The early years were tough. I was working six days a week and slowly adding a couple of practices a year to the group. Some were opportunistic, but most were intentional. We staked out retail centers in newly developed areas and built offices that were 100% standardized, and this was key. The look, feel, color, smell, all the way to how we answered the phone, were all uniform. I was creating the “Starbucks of dentistry.”
Early on, I was working during the day as a practicing dentist and, at night, wearing my CEO hat to ensure the business and clinical protocols were happening in every office. Today, we have a clinical board that consists of more than 25 dentists who perform randomized chart audits and help mentor dentists as needed. We also utilize third parties to conduct audits to ensure that every procedure is done at the highest clinical level. This includes procedures such as crown remake percentage, guest wait times, and other customer-level activities. The goal is to systematically measure clinical outcomes and customer satisfaction.
Going from the first few offices to the next 10 meant that I would have to reduce my chair time to help support the growing business needs. We slowly started centralizing functions such as billing, accounting, and revenue cycle management to ensure better controls. More importantly, this also allowed the office staff and dentists to focus their entire time on taking care of our guests. Now, every 10 to 15 locations present a new set of challenges and further investment of human and financial capital to keep growing with that same customer-first focus.
Over time, we built our clinical training playbooks for every position, primarily focusing on customer service excellence. We brought in speakers from Disney, Southwest Airlines, and other industry leaders to share their stories and best practices. But most importantly, we built an organization where our staff could develop and grow. The opportunity to allow individuals who began their careers, for example, as a front office associate to move into an office manager position, and then into a regional director, has been the most rewarding part of my journey.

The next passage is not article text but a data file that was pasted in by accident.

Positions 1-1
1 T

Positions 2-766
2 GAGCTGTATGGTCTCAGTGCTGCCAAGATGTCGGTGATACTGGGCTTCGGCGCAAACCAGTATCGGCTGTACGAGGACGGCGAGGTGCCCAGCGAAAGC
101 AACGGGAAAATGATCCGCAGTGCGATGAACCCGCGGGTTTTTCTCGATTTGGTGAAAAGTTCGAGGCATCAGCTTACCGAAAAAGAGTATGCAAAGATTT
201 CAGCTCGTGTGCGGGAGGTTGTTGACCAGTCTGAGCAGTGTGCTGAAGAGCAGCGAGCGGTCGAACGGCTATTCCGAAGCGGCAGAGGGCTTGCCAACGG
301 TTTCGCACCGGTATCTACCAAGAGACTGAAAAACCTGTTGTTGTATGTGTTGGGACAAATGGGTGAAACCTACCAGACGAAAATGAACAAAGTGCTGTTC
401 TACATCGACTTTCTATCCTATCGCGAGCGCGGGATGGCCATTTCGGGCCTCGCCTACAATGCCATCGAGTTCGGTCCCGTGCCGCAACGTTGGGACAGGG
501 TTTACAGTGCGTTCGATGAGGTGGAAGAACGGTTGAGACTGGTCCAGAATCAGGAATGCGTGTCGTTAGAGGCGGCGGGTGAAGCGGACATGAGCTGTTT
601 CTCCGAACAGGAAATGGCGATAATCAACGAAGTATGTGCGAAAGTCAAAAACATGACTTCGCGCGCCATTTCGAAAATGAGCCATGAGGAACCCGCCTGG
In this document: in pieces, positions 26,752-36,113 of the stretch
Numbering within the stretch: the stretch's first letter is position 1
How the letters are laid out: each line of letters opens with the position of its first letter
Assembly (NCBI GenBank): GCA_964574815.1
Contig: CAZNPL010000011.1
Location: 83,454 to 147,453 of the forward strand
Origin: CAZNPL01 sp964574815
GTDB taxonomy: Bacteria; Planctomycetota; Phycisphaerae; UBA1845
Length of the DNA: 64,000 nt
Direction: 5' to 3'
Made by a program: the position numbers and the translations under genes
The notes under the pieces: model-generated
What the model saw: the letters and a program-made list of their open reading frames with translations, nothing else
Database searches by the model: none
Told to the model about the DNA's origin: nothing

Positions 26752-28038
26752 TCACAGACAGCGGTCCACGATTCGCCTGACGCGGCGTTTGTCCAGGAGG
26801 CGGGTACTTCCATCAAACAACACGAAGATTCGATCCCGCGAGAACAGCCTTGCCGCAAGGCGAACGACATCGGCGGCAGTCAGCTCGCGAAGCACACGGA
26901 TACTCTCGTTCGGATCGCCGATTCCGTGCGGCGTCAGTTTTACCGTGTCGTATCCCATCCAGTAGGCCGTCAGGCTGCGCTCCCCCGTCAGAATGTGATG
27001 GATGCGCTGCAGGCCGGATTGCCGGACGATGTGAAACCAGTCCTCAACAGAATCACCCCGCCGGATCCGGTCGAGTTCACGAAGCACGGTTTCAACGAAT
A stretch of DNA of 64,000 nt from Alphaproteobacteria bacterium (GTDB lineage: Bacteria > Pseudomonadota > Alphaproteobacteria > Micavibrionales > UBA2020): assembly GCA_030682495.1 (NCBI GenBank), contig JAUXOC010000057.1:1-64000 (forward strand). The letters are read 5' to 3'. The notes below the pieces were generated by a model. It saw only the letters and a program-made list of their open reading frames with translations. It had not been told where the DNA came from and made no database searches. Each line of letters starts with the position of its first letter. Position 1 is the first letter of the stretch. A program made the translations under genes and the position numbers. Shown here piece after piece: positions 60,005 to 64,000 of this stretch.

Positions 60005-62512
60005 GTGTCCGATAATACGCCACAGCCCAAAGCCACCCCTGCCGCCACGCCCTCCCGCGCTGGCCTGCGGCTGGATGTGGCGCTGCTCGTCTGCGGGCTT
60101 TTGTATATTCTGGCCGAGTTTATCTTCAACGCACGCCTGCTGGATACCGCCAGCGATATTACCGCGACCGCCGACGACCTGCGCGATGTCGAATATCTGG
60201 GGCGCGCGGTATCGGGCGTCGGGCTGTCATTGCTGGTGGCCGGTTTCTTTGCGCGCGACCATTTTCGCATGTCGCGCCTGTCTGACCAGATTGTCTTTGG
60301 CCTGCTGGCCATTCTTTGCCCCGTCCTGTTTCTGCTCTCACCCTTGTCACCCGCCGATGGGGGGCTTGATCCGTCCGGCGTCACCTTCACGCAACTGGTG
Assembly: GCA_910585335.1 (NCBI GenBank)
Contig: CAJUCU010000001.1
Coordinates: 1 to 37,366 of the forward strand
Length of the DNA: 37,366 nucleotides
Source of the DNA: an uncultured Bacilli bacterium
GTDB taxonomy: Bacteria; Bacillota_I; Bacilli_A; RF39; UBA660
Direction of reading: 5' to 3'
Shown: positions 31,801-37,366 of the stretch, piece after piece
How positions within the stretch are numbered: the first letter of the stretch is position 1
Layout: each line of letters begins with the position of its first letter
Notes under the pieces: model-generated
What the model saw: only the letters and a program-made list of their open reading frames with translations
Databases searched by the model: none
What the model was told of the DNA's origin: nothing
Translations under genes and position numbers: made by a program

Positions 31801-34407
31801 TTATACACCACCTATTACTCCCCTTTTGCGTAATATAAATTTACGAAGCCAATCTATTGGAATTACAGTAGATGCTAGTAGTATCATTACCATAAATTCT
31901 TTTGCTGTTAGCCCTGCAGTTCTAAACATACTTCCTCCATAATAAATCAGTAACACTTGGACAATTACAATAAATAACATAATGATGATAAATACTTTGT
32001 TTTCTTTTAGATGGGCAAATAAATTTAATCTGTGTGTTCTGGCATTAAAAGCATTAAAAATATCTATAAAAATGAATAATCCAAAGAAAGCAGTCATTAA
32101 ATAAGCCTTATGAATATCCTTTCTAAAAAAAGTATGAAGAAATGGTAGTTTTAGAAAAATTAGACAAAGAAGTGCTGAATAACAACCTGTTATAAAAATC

I feel that every dentist is an entrepreneur. However, we oftentimes limit ourselves to thinking we are only clinicians. In an environment where consolidation is on the rise, it is more important than ever for the next generation of dental leaders to rise and lead the charge.
Although we are in the dental business, most of the large dental groups are founded and led by nondentists. It is upon us to safeguard our great profession. I am proud to say that DECA Dental Group, which grew from the flagship brand, Ideal Dental, is founded and led by clinicians. Clinical outcomes are at the core of everything we do. We are dentists leading dentists.
Here at DECA Dental Group, we are on a quest to uphold the high standards set in dentistry, exceed guest expectations at every visit, and create the Starbucks of dentistry.
Editor's note: This article appeared in the October 2021 print edition of Dental Economics.
Sulman Ahmed, DMD, is the founder and CEO of DECA Dental Group and the company’s flagship brand, Ideal Dental. Dr. Ahmed has achieved several honors and awards, including being named 2017 EY Entrepreneur of the Year and Glassdoor’s Top CEOs list for 2021, with a 98% approval rating. Dr. Ahmed obtained his DMD from the Tufts University School of Dental Medicine in Boston and he currently serves on their Board of Advisors.